Ruben the university graduate


After getting yet more spam (in lieu of ham, which I don't even eat now), I got an email I’ve been waiting on for a decade.

Hi Ruben,

Congratulations on completing your courses! Your faculty has advised that you have met the academic requirements of your course, and that you may be eligible to graduate.

Essential information to ensure that you are eligible to graduate on time is included in this email.

Brace yourself, these are going be two long, boring, self-absorbed paragraphs.

I started studying Computer Science at UniSA in Adelaide in 2005; I even did one of the first Rubenerd Shows about it. Then family stuff (and the precursors to that) happened. Then we moved again, I returned to Malaysia to help out, did correspondence, moved back to Singapore again, family stuff, transferred back to Adelaide, more family stuff, moved back to Singapore, transferred, re-enrolled for correspondence, more family stuff. By 2010, I was understandably perturbed by their lack of flexibility in response to issues outside my or my family’s control.

Then to add insult to injury, when we moved back to Sydney in 2011, UTS didn’t recognise my prior studies on account of them being done more than two years prior. So! I started and finished from scratch. Then ran into issues with my professional practice diploma required for graduation due to work scheduling issues. I was faced with the prospect of having to re-enrol and take fully one third of the courses again (making that three times now?); something I wouldn’t have done. I thought I was destined to be another of those “he did okay, and he didn’t even graduate university!” guys. Fortunately, after a lengthy appeal process and emails to the head of the School of Information Technology I was approved for graduation.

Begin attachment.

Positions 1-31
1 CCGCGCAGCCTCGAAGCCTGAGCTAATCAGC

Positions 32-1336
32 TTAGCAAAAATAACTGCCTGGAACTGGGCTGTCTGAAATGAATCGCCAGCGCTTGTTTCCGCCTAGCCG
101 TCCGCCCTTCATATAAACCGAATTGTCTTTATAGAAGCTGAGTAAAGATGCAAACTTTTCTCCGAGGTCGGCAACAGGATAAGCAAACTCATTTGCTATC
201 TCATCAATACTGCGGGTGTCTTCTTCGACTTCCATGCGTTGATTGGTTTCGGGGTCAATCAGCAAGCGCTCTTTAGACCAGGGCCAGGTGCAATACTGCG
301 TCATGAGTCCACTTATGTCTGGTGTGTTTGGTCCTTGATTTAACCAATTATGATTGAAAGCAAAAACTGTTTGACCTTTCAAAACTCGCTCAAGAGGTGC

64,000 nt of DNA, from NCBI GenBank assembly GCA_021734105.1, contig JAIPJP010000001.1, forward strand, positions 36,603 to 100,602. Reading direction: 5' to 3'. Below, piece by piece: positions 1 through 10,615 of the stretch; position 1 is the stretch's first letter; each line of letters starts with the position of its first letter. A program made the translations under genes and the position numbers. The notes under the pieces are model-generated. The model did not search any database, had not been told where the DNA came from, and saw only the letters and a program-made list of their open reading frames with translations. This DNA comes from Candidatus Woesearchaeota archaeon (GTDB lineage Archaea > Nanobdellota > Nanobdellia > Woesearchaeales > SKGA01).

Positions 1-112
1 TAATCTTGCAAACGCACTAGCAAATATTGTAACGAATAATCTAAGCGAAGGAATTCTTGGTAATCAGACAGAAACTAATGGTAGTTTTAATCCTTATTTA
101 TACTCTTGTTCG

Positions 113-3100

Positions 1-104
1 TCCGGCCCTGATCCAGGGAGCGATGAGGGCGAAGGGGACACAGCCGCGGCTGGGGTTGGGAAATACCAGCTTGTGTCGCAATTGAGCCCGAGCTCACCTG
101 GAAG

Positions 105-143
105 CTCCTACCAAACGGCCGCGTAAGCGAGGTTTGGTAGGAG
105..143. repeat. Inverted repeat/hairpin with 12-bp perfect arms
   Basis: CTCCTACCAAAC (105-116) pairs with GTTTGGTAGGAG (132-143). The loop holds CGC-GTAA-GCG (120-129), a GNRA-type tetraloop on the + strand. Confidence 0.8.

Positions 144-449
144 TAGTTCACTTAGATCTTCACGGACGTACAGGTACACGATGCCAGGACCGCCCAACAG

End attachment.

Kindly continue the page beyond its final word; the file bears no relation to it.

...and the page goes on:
It took more than 12 years, enough red tape and bureaucracy to encircle the sun at least nine times, duplicating two degrees worth of work, my beloved late mum dying in the process, five international moves, eight house moves and HECS debt to last a lifetime, but I’ve finally graduated.

People say closure is overrated, but as they say “I legit cried after this.”

Author bio and support


Ruben Schade is a technical writer and infrastructure architect in Sydney, Australia who refers to himself in the third person. Hi!

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